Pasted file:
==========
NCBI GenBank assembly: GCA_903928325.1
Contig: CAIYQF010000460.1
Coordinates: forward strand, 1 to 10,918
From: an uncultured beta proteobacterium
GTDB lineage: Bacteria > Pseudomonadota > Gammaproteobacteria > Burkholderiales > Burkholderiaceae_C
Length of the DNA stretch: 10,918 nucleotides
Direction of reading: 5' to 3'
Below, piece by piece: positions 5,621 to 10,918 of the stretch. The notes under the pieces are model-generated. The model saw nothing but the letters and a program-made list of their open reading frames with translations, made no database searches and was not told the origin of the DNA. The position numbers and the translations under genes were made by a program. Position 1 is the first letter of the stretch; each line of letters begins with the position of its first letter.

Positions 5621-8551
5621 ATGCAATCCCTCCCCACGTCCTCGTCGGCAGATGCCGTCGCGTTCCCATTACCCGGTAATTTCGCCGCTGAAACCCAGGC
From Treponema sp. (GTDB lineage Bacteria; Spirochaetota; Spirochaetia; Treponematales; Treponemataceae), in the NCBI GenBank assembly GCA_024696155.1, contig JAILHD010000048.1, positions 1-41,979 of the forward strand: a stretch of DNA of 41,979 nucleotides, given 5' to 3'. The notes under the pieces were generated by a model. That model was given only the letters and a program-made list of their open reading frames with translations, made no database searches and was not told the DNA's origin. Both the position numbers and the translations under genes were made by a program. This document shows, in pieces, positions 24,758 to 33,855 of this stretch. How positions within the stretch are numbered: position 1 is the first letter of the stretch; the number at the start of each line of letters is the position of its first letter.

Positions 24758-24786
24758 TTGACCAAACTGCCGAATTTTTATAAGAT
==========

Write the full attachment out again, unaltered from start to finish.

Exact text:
NCBI GenBank assembly: GCA_903928325.1
Contig: CAIYQF010000460.1
Coordinates: forward strand, 1 to 10,918
From: an uncultured beta proteobacterium
GTDB lineage: Bacteria > Pseudomonadota > Gammaproteobacteria > Burkholderiales > Burkholderiaceae_C
Length of the DNA stretch: 10,918 nucleotides
Direction of reading: 5' to 3'
Below, piece by piece: positions 5,621 to 10,918 of the stretch. The notes under the pieces are model-generated. The model saw nothing but the letters and a program-made list of their open reading frames with translations, made no database searches and was not told the origin of the DNA. The position numbers and the translations under genes were made by a program. Position 1 is the first letter of the stretch; each line of letters begins with the position of its first letter.

Positions 5621-8551
5621 ATGCAATCCCTCCCCACGTCCTCGTCGGCAGATGCCGTCGCGTTCCCATTACCCGGTAATTTCGCCGCTGAAACCCAGGC
From Treponema sp. (GTDB lineage Bacteria; Spirochaetota; Spirochaetia; Treponematales; Treponemataceae), in the NCBI GenBank assembly GCA_024696155.1, contig JAILHD010000048.1, positions 1-41,979 of the forward strand: a stretch of DNA of 41,979 nucleotides, given 5' to 3'. The notes under the pieces were generated by a model. That model was given only the letters and a program-made list of their open reading frames with translations, made no database searches and was not told the DNA's origin. Both the position numbers and the translations under genes were made by a program. This document shows, in pieces, positions 24,758 to 33,855 of this stretch. How positions within the stretch are numbered: position 1 is the first letter of the stretch; the number at the start of each line of letters is the position of its first letter.

Positions 24758-24786
24758 TTGACCAAACTGCCGAATTTTTATAAGAT